The study sought to nail down how many shelters exist in the United States, estimates of which vary widely. Based on a telephone survey of 413 shelters, it used capture-recapture methodology — which is used to estimate human and wildlife populations — to determine that there are nearly 7,100 shelters nationwide.
Using data collected from the surveyed shelters, the researchers then concluded that more than 5.5 million dogs enter shelters each year and that fewer than 780,000 are euthanized. The remainder are returned to their owners, transferred to other rescues or shelters or adopted, the researchers found.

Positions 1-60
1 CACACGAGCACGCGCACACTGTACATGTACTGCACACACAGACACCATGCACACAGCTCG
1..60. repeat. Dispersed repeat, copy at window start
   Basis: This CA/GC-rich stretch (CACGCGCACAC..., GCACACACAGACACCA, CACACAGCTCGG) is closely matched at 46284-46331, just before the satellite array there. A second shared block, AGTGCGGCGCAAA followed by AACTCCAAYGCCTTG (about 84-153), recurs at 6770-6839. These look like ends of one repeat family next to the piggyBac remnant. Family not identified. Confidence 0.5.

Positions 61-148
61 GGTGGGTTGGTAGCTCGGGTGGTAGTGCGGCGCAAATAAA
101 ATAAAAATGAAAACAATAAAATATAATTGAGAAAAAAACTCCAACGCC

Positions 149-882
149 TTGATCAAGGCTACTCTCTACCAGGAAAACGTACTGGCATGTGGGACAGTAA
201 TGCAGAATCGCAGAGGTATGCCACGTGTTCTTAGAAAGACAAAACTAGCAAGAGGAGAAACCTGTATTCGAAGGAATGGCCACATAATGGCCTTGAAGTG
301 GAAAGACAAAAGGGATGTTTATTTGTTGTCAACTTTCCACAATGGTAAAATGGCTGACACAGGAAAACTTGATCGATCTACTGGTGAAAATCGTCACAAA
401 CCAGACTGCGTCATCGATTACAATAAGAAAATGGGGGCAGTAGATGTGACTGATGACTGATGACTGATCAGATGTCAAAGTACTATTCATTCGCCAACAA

Mark Cushing of the Animal Policy Group, the lobbying firm that crunched the numbers on demand for dogs, says the data show that U.S. shelters can’t meet Americans’ demand for 8 million dogs a year.
“It’s a total myth for anybody to say or think that every American who wants a dog can go to a shelter and find one,” Cushing said. “Increasingly the ones we are euthanizing are very sick or dangerous.”